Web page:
(written by two non-expert train travelers, who also haven’t yet survived the trip as we are writing from bunk number 48 of a currently moving train)
If you find yourself in India, you may have a desire to change locations. And if you want to change locations, you will most likely find yourself on a sleeper train. Get excited, for this will be an adventure in sweat, blue plasticy materials, and literally shoving around the crowds of your new best friends and roommates.
The journey begins when you arrive at the station. Rickshaws and faux Uber Sazukis will become a distant memory as you trundle forward with the baggage you thought you packed lightly. The first thing that gives you pause is the enormous conveyer belt through a seemingly defunct x-ray machine. A journey on a train is a constant battle against the possibility of leaving stuff unattended, and that begins now. Rather than expose the luggage to the crowd on the other side of the security checkpoint, send one willing Indian instructor with an absurd love for Pulse Candy through to serve as your Stuff Guardian. The Stuff Guardian must dash through the security checkpoint, then stand at the end and recieve the packs everyone else sends along. This is no simple task, as it requires an agility and fierceness, and the mighty finger muscles of someone who crunches those finger excercisers in their free time. A crowd forms at the out end of the conveyer belt — imagine an airport baggage claim but where everyone is acting like it’s the Cornucopia at the Hunger Games and they are within a few seconds of death. The Stuff Guardian must grab the relevant bags and literally throw them over the crowd to patiently waiting and slightly glistening students.
Find a central gathering location. Once there, assess which bags you have lost and send someone back to the Cornucopia to find them. Then, take a moment to look around. You may find that people have taken the liberty of making themselves as comfortable as possible while they wait. This may look like beach towels and picnic blankets spread on wonderfully dirty cement, as if they were relaxing at the beach, or in one’s local park. Don’t be alarmed — this is the way it is! Like many things in India, questions will only lead to frustration. It is better to let things wash over you and just remember the only thing you know to be the truth: you know nothing.
Finally, you will arrive at your platform, home for the next unknown number of hours. Settle in! The war you are waging against stuff-stealers continues. If you have watched the show Doomsday Preppers, you may be familiar with the strategy of creating an impenetrable perimeter around the most valuable goods you have. Adopt this strategy — sit on your packs in a circle, and put your day bags in the middle. Additional benefits of this formation include increased ease during the dinner you expected to have an hour ago on the train. What’s that? What do you see? Out of the corner of your eye you notice a woman you thought you knew. She is holding a plastic bag full of yogurt to her mouth and gracefully slurping it. From a plastic bag. This is dinner. (We had other food too.)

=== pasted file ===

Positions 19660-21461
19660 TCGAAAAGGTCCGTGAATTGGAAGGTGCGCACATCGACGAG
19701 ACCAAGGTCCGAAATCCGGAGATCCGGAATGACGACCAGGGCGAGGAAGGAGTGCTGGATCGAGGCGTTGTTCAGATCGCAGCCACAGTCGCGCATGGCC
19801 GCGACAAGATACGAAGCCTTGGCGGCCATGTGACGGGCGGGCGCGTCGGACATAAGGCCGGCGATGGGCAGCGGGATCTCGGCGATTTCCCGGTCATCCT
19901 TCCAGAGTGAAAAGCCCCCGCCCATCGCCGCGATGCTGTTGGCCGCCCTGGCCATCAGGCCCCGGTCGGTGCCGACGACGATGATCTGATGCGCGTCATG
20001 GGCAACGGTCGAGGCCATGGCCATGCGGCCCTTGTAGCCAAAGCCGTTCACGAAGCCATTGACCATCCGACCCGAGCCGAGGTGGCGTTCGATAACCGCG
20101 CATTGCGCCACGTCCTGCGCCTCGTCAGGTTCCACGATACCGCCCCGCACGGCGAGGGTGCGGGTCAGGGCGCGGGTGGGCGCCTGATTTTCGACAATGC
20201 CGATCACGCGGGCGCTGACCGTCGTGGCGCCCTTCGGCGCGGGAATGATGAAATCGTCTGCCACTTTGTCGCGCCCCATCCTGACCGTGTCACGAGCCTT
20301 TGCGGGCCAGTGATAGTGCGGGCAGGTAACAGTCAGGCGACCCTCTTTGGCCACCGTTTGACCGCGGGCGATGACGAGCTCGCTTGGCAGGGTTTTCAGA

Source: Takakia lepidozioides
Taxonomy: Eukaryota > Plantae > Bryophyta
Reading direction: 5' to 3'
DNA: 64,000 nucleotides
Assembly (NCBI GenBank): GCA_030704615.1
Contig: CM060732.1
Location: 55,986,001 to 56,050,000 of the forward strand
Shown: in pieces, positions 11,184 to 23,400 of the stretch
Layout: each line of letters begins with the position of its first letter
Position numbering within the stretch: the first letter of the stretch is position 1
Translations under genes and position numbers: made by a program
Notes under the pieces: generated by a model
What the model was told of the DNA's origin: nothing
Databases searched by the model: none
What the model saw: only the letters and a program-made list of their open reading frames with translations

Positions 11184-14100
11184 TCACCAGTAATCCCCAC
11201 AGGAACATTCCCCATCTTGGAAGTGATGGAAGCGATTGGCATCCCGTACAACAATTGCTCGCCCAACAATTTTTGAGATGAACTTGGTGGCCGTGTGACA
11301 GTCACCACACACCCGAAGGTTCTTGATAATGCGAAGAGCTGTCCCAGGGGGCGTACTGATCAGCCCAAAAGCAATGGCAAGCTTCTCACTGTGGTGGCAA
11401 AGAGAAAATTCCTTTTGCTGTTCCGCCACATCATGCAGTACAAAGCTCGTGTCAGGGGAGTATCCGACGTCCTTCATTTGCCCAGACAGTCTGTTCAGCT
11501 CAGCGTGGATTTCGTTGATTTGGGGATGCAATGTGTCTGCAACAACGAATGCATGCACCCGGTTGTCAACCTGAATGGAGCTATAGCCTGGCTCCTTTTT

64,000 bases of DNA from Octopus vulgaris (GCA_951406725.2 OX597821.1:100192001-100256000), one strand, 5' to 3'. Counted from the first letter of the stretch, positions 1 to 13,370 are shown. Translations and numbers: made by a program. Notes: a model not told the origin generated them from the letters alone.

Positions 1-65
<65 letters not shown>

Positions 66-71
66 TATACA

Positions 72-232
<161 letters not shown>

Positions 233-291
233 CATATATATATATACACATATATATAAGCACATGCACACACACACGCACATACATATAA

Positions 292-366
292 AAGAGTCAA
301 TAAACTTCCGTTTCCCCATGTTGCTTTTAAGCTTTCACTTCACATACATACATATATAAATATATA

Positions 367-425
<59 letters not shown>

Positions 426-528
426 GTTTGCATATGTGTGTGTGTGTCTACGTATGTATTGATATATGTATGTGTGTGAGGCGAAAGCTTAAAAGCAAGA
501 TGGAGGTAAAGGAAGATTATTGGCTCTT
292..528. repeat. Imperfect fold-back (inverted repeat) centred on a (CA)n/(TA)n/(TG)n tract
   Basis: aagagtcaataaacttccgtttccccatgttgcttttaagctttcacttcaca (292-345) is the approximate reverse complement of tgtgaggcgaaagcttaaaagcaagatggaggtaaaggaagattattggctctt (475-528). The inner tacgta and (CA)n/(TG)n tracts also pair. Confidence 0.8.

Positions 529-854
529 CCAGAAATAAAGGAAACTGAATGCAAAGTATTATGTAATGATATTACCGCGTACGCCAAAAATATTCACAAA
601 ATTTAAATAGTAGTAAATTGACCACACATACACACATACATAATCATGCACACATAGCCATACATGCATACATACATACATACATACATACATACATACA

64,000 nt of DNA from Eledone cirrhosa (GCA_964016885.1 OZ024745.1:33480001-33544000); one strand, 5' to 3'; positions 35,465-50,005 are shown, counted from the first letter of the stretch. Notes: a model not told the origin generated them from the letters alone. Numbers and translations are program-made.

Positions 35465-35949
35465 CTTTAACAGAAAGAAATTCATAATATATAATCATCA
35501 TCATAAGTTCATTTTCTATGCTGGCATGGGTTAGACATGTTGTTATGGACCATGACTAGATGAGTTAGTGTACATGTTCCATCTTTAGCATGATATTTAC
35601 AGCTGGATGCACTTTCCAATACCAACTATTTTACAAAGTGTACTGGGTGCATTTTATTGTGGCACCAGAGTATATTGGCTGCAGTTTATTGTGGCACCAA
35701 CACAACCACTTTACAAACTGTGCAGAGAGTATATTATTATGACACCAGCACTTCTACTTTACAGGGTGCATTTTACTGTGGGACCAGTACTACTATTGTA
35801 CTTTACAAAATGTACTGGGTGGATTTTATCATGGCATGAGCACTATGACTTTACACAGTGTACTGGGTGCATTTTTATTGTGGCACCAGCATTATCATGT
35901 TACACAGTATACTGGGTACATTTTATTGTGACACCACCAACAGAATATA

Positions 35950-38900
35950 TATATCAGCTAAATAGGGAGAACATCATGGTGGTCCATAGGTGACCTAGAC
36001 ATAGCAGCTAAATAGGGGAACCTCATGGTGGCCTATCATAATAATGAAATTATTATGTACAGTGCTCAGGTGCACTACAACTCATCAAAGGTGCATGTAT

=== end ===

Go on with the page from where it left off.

The train will be delayed. It is inevitable, so accept it now. But the train will also be early from the updated, delayed time. So don’t get too invested in the game of Werewolf you may be inclined to organize. The train will arrive at precisely the most inconvenient moment.
Now find your bunk. This is the moment of peak persperation, so take it in! Or rather, let it out! The AC you paid extra for is yet to be turned on, holding you in suspense. The entire inside of the train is a study in shades of what once was white and teal. A narrow corridor stretches down the length of the car. The visions of warm light and cushy seatings a la Hogwarts Express rapidly recede from your memory, and visions of a hospital + submarine + bomb shelter mixed together appear in your mind. Every six feet, you pass a wall dividing the berths. To your right, two benches face each other, with a backrest which will eventually fold out to become the middle of a stack of three bunkbeds. Above that is the top bunk, which has approximately enough headroom to do half a situp, or lollygag about comfortably if you are a child or dwarf under three feet tall. To your left, running the long way along the hallway, are two bunks. These were presented as inferior because they are an inch shorter, but have another foot of headroom and are the perfect perch on which to write a Yak.
As you settle in, the night gains a certain… je ne sais quoi. Is it excitement? Not quite. Is it forboding? Not quite that either. It is the promise of a journey with pals, through the Indian countryside you will not see. Friends wander through, checking out the new digs and hopefully not eyeing your pack to become their own. At the end of it all, your sweatiness and struggle will be worth it. Here you are, comfortably in your blue leathery bunk, bleary eyed but well on the way to your next adventure.